Award-winning mangaka Shinobu Ohtaka is best known for Magi — but Orient is yet another spectacular story. Like Magi, Orient episode 1 paced its character introduction well. The episode focuses on the core characters and an explanation of the world. This is well invested time; because of the heavy exposition blended into character-driven flashbacks, viewers learn in two ways. In one way, we learn about the unique blend of fact and fiction in Orient episode 1. The anime takes place during the Sengoku period, also known as the warring states period. In actual history, this period broke out from power clashes between land-owning clans and the samurai who served them. Orient episode 1, while blending in fantasy elements, sits within this historical context and uses it to ground the lives of its characters.
In another way, viewers learn about the characteristics of both of our main characters, Musashi and Kojiro, and the mindset of the collective “mob” which makes up the vast majority of other characters. This second stream is where Orient episode 1 truly shines. While the animation is a bit sloppy at times, the story and characters are very much the opposite. Protagonists Musashi and Kojiro are based on real-life swordsmen Miyamoto Musashi and Sasaki Kojiro. Just as the anime borrows from the dynamic of its real-life history, Orient episode 1 borrows from these figures’ dynamic as well. Musashi and Kojiro (both IRL and in the show!) have different approaches to swordplay. One is precise and careful in style, the other makes massive swings to absolutely destroy enemies.
The comparison between these two friends and sworn brothers is what drew me into the show. Most battle shonen begin in more or less the same fashion, but careful juxtaposition isn’t quite as common. In discussing that, I’ll be going over the events of Orient episode 1. Read on with that in mind.
Demonic Feudal Lords
Orient, as I mentioned before, takes place in the warring states period. The fantasy twist to this story is the presence of demons called Oni and Kishin. Long ago, these demons arrived and terrorized the world, uniting warring territories under their rule. The sole force that fought against them is a band of demon-slaying samurai called Bushi. Kojiro, one of the two protagonists, is descended from Bushi. His father raised both Musashi and Kojiro and taught them swordplay as well as the true history of the world before his passing.
That truth is flipped for the rest of the country. The average human worships Oni like Vedic gods, building massive statues with the likeness of benevolent gods. Segments of boys spend their lives training to be miners, eventually venturing out to live alongside Oni and fulfill what they think is a dream come true. All the while, the entire population is taught that Bushi, rather than being heroes, are dastardly villains who fought against a group who are essentially gods.
The skeleton of this concept isn’t groundbreaking. But, I do appreciate elements of it. Perhaps this is the history nerd in me but I’m a massive fan of anime that mirror real-life persecution. The idea of evil forces using faith and worship as a smokescreen for horrible actions isn’t at all new. The Oni, who force humans to work as slaves and consume them, aren’t too different from feudal lords to begin with too.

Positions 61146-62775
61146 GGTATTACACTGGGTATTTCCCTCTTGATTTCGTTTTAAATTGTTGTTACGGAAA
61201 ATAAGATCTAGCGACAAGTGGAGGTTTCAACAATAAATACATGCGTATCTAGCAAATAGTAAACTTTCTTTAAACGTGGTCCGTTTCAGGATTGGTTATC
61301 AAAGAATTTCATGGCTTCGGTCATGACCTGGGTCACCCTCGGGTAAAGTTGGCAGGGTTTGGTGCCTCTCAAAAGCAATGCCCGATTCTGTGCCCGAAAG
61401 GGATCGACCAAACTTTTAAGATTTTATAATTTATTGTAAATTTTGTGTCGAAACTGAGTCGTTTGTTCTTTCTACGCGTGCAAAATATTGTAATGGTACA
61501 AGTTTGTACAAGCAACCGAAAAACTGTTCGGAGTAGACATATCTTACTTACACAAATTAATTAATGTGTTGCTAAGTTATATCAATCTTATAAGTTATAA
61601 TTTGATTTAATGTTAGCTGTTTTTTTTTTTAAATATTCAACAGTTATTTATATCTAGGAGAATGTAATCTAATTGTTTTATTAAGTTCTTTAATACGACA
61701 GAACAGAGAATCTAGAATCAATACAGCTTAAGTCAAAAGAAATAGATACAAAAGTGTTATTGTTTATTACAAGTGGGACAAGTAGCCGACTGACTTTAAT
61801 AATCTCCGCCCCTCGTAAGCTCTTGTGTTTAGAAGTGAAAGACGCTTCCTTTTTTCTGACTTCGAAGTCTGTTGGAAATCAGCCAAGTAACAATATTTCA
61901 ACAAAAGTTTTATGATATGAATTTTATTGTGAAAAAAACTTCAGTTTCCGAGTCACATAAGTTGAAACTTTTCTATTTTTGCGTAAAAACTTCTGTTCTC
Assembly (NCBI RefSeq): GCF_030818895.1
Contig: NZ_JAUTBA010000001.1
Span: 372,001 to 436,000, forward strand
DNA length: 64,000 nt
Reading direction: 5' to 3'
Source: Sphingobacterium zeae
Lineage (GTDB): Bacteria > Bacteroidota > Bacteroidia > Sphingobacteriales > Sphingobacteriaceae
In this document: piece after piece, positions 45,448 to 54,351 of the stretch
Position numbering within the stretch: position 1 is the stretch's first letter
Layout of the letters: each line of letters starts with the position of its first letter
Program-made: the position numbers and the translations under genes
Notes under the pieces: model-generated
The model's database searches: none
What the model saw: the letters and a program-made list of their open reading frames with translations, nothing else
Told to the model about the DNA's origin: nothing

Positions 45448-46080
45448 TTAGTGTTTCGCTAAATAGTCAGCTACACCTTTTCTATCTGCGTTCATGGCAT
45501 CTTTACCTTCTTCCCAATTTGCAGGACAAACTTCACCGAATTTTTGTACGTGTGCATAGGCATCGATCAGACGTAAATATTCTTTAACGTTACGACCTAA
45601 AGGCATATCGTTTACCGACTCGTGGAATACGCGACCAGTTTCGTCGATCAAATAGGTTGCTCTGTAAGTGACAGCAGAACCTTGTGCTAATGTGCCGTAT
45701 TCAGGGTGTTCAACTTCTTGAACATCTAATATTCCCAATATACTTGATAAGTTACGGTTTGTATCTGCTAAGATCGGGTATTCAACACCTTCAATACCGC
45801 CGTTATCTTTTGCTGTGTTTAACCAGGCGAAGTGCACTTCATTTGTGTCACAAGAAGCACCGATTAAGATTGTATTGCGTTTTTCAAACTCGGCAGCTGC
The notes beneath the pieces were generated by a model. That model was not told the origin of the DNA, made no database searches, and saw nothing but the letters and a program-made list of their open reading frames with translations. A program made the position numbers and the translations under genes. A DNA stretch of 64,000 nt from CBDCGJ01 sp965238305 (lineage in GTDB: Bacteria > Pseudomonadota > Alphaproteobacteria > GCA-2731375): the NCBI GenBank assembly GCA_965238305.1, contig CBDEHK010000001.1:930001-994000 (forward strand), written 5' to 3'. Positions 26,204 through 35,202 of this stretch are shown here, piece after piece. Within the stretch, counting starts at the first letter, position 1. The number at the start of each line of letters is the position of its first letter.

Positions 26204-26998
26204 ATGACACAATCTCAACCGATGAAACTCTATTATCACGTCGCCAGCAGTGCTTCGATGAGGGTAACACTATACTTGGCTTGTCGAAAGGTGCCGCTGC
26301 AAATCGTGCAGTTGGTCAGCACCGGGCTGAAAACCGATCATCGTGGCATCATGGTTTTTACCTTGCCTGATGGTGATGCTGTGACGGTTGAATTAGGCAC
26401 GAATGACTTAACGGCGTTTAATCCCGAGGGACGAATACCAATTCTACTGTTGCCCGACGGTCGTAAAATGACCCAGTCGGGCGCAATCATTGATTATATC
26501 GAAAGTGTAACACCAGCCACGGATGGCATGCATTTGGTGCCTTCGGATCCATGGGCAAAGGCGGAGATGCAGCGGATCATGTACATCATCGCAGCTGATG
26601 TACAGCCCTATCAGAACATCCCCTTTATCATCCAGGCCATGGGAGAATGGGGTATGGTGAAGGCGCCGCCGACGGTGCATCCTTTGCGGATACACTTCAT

Grounding via Context
As we watch Musashi and Kojiro interact with the general population we get to see some interesting elements to their personalities. Both of them, in flashbacks, are incredibly happy kids who train in swordplay and smile constantly and honestly. As a teen, Kojiro lives ostracized as a Bushi descendant, painting his face with shame outwardly and seeming resigned to his fate. When he attempts to dissuade Musashi from abandoning his potential as a miner in favor of a life as a Bushi swordsman, he does so out of benevolence for his friend who actually has a choice.
Musashi disguises his face with a different method for the same purpose. He lives and trains like a miner-to-be, all the while practicing his unique style of swordplay in preparation for Bushi work. When he tries to leave his country alongside Kojiro, he does so because a life without his friend is a poor one. One protagonist wants his friend to preserve what he has. The other wants his friend to discover what they both want.
Two Faces of Faith
Personally, I think this style of interaction is what’ll keep me watching. I love comparing both of these characters in my head and Orient episode 1 kept those comparisons coming. Even more, the weapons the two use evoke the same juxtaposition as their personalities and outlooks. Musashi trains using a pickaxe while he mines, making him one of the best miners and, ironically, the perfect slave for the Oni. While he is forced by circumstance to live as a miner, those exact circumstances boost the strength he needs for his aggressive swordplay.
Kojiro, by virtue of being totally cut off from society, has all of the time in the world to train. The setting in which he lives is reminiscent of where plenty of anime protagonists want to train (real Demon Slayer vibes, actually) and his seclusion gives him time to perfect himself. As a child, he is required to carry a sword and it’s chained to him, signaling that, at some point, he likely wanted to throw away his identity. In Orient episode 1, his sword is loose on him and his skill in drawing and sheathing it is evidence of his continued training.
The Oni and their worshippers are facing combatants trained in a battleground of their oppressors’ creation. I like these two main characters quite a bit and I’m excited to see them going forward. I won’t pretend I’m at all satisfied with the quality of the art or animation thus far, but the structure of the story and the nature of its characters definitely make this a show to check out.
Images via VRV